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  #4  
Old Posted Jan 29, 2007, 11:57 PM
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How does the Governor, or anyone else who thinks we should expand our freeways, even have a leg to stand on here? I thought it had been pretty conclusively established that widening freeways doesn't reduce congestion. Is anyone actually presenting a good case for doing this instead of funding HSR, or is it just happening as a result of lobbying (or piggybacking this on top of "repairing" existing freeways, which is easier to make a case for?)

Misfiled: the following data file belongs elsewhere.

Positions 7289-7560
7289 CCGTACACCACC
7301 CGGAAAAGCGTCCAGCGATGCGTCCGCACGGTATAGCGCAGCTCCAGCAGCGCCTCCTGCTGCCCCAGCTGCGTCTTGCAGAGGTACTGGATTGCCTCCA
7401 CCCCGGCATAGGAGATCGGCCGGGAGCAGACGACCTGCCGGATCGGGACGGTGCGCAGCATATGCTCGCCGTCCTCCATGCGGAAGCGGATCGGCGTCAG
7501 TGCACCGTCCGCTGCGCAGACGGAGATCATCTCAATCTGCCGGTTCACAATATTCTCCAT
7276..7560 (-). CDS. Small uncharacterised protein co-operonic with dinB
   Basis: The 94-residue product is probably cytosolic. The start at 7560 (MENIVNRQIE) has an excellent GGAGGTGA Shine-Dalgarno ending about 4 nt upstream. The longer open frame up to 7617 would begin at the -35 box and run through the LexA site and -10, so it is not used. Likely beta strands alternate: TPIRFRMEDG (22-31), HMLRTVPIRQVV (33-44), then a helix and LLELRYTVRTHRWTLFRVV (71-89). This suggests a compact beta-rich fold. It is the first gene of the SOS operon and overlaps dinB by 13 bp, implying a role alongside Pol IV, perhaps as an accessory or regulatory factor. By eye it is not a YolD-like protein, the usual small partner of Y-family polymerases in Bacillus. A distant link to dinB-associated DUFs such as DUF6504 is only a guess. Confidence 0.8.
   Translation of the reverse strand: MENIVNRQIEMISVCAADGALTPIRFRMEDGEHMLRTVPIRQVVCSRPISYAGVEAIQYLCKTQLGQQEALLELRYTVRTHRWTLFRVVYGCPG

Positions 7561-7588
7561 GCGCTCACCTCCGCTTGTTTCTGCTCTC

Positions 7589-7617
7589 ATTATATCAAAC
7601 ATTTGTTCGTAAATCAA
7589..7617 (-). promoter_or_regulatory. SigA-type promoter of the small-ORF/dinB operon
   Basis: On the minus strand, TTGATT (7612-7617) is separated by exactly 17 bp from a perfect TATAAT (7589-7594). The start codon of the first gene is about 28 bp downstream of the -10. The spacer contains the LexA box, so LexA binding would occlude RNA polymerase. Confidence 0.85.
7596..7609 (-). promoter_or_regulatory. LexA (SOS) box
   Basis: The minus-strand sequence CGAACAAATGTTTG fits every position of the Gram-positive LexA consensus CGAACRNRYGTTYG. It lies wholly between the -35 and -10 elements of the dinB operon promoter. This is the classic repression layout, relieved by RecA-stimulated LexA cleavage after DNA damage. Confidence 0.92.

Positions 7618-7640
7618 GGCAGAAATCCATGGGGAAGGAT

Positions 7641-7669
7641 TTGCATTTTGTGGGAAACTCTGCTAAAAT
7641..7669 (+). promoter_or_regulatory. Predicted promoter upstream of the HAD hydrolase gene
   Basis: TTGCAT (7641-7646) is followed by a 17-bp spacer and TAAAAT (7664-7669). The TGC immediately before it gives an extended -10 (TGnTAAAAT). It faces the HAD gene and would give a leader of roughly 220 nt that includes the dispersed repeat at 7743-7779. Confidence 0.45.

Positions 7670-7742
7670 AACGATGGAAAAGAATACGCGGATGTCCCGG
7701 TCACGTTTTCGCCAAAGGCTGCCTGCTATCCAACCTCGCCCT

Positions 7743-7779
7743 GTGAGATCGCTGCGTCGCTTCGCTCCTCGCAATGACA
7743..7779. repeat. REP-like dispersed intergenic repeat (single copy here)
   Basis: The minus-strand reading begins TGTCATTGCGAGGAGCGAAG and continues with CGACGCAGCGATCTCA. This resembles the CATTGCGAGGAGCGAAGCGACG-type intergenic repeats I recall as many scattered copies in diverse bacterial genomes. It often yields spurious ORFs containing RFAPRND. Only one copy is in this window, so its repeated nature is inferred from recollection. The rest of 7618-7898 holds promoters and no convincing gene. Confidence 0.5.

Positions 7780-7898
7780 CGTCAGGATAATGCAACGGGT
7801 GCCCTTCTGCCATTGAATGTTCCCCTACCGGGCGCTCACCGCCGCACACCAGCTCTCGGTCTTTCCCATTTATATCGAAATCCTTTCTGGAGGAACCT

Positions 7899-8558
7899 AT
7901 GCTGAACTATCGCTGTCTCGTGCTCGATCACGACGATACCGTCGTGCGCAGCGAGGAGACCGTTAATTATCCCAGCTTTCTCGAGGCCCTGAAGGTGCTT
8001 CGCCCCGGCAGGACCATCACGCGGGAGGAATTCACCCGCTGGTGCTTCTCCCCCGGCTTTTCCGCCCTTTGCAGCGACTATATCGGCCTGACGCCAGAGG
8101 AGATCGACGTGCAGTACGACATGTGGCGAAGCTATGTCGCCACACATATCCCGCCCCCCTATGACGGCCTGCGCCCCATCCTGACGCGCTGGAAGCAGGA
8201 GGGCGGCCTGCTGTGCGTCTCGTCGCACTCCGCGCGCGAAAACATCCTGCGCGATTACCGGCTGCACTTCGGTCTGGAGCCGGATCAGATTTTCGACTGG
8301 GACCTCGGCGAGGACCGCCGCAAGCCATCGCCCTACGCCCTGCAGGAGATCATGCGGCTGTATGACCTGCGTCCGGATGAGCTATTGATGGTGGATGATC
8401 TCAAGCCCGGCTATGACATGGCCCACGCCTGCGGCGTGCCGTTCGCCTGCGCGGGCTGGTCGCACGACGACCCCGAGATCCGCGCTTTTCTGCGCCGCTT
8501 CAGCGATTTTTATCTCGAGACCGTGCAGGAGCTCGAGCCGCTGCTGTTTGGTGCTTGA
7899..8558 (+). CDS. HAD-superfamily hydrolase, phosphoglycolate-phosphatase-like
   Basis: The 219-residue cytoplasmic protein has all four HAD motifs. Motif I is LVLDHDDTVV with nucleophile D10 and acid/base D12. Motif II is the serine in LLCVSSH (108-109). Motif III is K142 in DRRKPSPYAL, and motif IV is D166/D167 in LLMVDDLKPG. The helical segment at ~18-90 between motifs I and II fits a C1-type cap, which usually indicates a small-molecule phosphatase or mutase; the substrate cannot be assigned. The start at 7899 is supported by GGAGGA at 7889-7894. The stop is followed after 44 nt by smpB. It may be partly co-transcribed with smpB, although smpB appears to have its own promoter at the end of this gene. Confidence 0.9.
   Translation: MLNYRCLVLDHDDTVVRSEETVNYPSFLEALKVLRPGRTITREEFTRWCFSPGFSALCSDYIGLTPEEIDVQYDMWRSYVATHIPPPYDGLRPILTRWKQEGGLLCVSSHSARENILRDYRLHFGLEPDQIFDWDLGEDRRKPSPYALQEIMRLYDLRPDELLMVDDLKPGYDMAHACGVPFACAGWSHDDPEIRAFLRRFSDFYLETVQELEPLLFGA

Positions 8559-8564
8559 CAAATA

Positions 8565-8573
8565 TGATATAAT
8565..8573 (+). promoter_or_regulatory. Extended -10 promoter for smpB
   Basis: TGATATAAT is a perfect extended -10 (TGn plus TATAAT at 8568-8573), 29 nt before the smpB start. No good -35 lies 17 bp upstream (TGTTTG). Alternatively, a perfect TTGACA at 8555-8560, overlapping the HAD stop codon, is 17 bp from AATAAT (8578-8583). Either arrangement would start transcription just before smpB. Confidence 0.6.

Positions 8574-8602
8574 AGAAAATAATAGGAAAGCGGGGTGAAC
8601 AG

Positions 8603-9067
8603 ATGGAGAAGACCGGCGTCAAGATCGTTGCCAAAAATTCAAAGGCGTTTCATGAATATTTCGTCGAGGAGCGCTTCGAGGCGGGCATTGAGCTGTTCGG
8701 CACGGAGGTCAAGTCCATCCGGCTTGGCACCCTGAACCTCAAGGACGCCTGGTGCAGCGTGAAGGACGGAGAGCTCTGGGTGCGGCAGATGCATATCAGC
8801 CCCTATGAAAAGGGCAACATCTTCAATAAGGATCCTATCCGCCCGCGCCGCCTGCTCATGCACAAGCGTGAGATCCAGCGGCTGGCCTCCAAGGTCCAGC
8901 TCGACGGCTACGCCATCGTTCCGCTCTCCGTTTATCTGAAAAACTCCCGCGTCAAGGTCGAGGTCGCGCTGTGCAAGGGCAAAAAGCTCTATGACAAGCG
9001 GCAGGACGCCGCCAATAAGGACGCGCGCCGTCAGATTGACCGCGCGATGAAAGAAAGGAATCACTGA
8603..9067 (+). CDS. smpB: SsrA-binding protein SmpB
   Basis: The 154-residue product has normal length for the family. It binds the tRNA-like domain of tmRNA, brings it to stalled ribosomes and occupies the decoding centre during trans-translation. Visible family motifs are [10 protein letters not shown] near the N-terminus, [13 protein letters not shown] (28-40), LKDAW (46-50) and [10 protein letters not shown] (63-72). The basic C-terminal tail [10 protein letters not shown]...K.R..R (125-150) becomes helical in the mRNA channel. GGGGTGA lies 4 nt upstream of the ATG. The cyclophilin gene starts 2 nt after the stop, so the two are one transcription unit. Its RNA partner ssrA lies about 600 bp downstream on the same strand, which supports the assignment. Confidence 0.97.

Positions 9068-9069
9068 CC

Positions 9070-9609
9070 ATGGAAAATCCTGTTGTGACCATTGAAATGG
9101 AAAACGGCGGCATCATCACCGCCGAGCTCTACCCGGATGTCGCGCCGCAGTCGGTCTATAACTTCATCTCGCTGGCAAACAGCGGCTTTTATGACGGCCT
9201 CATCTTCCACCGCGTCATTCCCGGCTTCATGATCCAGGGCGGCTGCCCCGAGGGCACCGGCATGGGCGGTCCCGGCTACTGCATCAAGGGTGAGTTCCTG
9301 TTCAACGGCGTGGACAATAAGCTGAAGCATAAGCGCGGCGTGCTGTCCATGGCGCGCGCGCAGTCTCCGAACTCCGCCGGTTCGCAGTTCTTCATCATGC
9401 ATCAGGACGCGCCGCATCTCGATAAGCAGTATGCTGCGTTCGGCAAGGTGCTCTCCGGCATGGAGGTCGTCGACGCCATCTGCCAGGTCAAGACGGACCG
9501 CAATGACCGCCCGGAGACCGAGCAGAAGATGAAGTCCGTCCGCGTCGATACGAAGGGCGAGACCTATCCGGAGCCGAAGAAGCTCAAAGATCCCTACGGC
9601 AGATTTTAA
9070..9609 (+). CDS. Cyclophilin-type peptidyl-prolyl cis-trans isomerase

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  #5  
Old Posted Jan 30, 2007, 12:30 AM
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I think it's more that not enough people are responding. He's got such a soap box and the legislators aren't reacting. A majority of people in the state want this, a majority know the good it will do, but their representatives aren't fighting the governor. That's why I was advocating contacting representatives, to let more people constituents voice their opinion. And I don't know why it's not getting more press.
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  #6  
Old Posted Jan 30, 2007, 12:59 AM